DANIEL HERNANDEZ: Well, the fact is I just started seeing it more and more around town in LA and you know, the more that, um, Mexican culture, Mexican immigrant culture and identity sort of diffuses all over the region and all over Southern California. It's kind of one of those things that if you've been around um, Mexico enough, you just kind of start seeing, and it kind of my ears perked up and my taste buds perked up. And I honestly had been also searching for kind of suitable pulque one of the drinks that I focus on here in LA, but I just thought, man, our readers and our audience, maybe many of them don't really know what these drinks are. How special and unique they are, how old they are. And so I just kind of dove in and decided to explore the state of fermented drinks from Mexico in LA.
FIELD TAPE: We’re out here at Pulques Don Jose I guess, it doesn’t even have a name. On a white truck. Out of his white truck out here on Central and Olympic.
FIELD TAPE: Pulque es una bebida artesanal.. Es una bebida artesanal de México. Taste this…yeah, see, not that funk, that smell, I love it.
GUSTAVO ARELLANO: It's a total trip because fermented drinks in Mexico, go back thousands of years. But it's such a regional thing. Cuz there could be people, Mexicans who have lived in Mexico, their entire life, and they've never even tasted some of these drinks.
DANIEL HERNANDEZ: Totally like, for example, in the state of gua, there's a drink called Duba and that's made out of, um, the fermented sap of a palm. There, you know, cider is made in the state of Puebla. There's, um, you know, mountains up there where they grow, um, you know, tart apples, and, you know, people make a drink out of. And of course, um, you know, puke goes back to thousands and thousands and thousands of years before the arrival of, uh, Europeans on the shores of, you know, North America. And this is essentially just fermentation. People making wine thousands of years ago on the other side of the planet or people making Mago league in Korea with, uh, rice fermenting rice. And so, but you're right. There are instances, for example, my family is from Tijuana Baja, California. You know, like when I went into other parts of Mexico is when I first learned about the and so on. And when people crisscrossed the country, cuz there's actually a lot of internal migration in Mexico, // they kind of are shocked and you know, and you know, and surprised to learn that there are all kinds of fermented drinks all over the country.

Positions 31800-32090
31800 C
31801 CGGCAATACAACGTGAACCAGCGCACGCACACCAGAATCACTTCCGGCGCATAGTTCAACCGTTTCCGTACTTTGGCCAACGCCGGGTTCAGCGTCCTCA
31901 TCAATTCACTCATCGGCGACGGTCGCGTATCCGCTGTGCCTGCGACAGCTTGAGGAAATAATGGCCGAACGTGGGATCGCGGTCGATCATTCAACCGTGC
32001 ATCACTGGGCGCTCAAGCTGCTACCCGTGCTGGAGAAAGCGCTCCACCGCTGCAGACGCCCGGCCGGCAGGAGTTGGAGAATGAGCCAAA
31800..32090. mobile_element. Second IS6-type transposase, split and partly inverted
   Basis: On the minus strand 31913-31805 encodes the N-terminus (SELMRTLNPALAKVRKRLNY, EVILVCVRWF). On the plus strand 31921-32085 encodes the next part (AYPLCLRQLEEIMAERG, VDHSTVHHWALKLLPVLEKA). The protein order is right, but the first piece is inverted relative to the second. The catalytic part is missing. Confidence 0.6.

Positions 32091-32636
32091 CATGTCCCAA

GUSTAVO ARELLANO: And when we talk about fermented drinks, the rough corollary, at least in American culture nowadays, would be so. kombucha.
DANIEL HERNANDEZ: Exactly. So the kombucha is the fermentation of, you know, a certain kind of tea. You wind up with this bubbly, fizzy kind of tart, acidic drink that is really great with ice, is really refreshing, has lots of great probiotics obviously, and antioxidant. It's good for you. It's good for your gut as, um, people in the health industry like to say, and so it makes sense that over time that there would be kind of this meeting of the minds over like the kombucha kind of health craze at like very fancy health food stores. And little by little, I also started noticing that certain Mexican fermented drinks were appearing alongside kombuchas in places like Arawan, Whole Foods and so on.
GUSTAVO ARELLANO: Yeah, until I became a food critic, like I had never heard of most of these fermented drinks. Pulque is like, nationally known, just cuz it has such a history with Mexico, but some of these other smaller ones. So when did drinks like tejuino and tepache start showing up in the United States?